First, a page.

Below is an assessment of current economic conditions compared with analyses of S. 139, the Climate Change Stewardship Act, by the Energy Information Administration and the Congressional Budget Office. As the assessment shows, S. 139, contrary to its most ardent champions, would negatively impact everything from taxes and employment, trade and manufacturing, as well as investment and federal deficits.
EIA on S. 139: The Lieberman-McCain bill will reduce GDP by $106 billion. That amounts to a tax increase of about $1,000 on every American household.
Ken Mayland, economist with Clearview Economics, quoted in the Oct. 16 edition of the Washington Post: "You give consumers a tax cut and they'll spend it. That's the way America works."
The Joint Economic Committee, Oct. 16 report on the economy: "Consumption has been a sector consistently supporting the economy in recent years."
EIA on S. 139: The bill would cause drastic reductions in coal use, resulting in the elimination of over 50,000 coal industry jobs.
The Washington Post: "The Labor Department reported Friday that employers added 57,000 payroll jobs, reversing the long slide that has confounded a broader economic recovery."
EIA on S. 139: The price of natural gas would increase 16 percent in 2010 and 46 percent in 2025. The effect? Manufacturing industries "participate in highly competitive international markets and would be expected to lose markets if domestic energy prices increase relative to foreign energy prices."
The Associated Press, Oct. 21: "One of the key complaints of American manufacturers is that China is undervaluing its currency, giving Chinese products a competitive advantage against U.S. manufactured goods of as much as 40 percent."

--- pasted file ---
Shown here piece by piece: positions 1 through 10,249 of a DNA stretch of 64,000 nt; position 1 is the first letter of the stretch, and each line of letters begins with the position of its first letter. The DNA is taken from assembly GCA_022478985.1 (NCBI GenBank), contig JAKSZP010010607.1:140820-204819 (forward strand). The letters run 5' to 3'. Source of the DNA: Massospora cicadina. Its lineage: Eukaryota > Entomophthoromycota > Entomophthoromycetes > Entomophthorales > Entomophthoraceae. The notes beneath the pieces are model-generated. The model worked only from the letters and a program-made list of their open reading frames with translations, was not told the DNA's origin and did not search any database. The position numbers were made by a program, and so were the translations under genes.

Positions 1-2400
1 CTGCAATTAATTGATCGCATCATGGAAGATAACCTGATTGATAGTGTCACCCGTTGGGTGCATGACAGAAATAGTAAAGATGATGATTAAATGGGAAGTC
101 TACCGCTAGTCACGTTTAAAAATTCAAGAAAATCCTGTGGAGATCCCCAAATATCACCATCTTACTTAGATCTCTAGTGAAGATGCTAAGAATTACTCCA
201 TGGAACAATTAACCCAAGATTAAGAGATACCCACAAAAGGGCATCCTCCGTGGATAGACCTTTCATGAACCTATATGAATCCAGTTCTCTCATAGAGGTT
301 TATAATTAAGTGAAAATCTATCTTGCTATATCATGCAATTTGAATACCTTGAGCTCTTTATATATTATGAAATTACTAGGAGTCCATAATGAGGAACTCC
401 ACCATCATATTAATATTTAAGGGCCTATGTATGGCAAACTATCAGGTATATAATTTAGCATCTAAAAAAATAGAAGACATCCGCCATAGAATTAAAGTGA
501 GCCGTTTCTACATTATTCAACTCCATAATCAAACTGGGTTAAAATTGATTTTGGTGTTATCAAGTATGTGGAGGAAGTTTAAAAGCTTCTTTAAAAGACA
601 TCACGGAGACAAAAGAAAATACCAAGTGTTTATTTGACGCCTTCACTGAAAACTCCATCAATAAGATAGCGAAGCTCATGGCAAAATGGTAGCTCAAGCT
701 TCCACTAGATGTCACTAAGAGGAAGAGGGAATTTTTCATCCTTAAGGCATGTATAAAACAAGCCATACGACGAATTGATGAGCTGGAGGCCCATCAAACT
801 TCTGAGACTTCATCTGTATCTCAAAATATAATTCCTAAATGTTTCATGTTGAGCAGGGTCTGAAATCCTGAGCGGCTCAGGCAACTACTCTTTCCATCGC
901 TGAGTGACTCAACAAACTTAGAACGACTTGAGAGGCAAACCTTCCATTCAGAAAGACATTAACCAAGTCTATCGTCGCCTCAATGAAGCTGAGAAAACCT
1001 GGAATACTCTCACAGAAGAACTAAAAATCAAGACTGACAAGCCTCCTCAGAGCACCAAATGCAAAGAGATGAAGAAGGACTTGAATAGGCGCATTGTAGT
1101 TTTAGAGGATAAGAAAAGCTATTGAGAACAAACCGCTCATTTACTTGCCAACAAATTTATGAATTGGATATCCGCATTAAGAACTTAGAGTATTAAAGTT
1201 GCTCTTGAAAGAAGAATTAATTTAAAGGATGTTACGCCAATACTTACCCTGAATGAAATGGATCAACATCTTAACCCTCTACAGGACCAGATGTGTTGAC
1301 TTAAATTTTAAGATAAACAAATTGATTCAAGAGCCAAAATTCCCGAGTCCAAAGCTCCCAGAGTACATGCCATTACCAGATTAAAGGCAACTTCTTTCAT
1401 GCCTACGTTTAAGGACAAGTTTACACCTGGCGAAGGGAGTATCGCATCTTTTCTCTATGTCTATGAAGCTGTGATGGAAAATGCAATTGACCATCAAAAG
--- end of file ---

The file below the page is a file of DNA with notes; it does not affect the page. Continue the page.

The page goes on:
EIA on S. 139: "Because of lower real disposable income resulting from higher prices for energy, consumers will reduce overall spending and savings. Energy services also represent a key input in the production of goods and services. As energy prices increase, the costs of production rise, placing upward pressure on the nominal prices of all intermediate goods and final goods and services in the economy, with widespread impacts on spending across many markets."
The Joint Economic Committee, Oct. 16 report on the economy: "Consumption growth increased sharply in the fourth quarter of 2001 and was a major factor boosting real GDP for that and subsequent quarters."
Richard Yamarone, economist with Argus Research: "Consumers are really supporting the expansion with a voracious appetite for spending."
CBO: "A cap-and-trade program for carbon emissions could impose significant costs on the economy in the form of welfare losses...Welfare losses are real costs to the economy in that they would not be recovered elsewhere in the form of higher income. Those losses would be borne by people in their roles as shareholders, consumers, and workers...Losses to industry--in the form of lower stock values--would be broadly distributed among investors, to the extent that they have diversified portfolios."
The Washington Times, Oct. 10: "Major stock indexes, buoyed by declining unemployment and booming sales at the nation's department stores, yesterday climbed to their highest levels of the year, marking the first anniversary of a new bull market...Wall Street analysts say the year-long bull run has at least interrupted - and may possibly have ended - the longest bear market in modern times."
CBO: "A carbon trading program would lead to a decline in economic activity and a corresponding decrease in tax collections."
Rep. John Spratt (D-S.C.), ranking minority member, House Budget Committee: "The administration's tax cuts and budget policies have not created the promised new jobs over the last three years, but they have created huge deficits that will stifle future growth and burden our children and grandchildren with debt."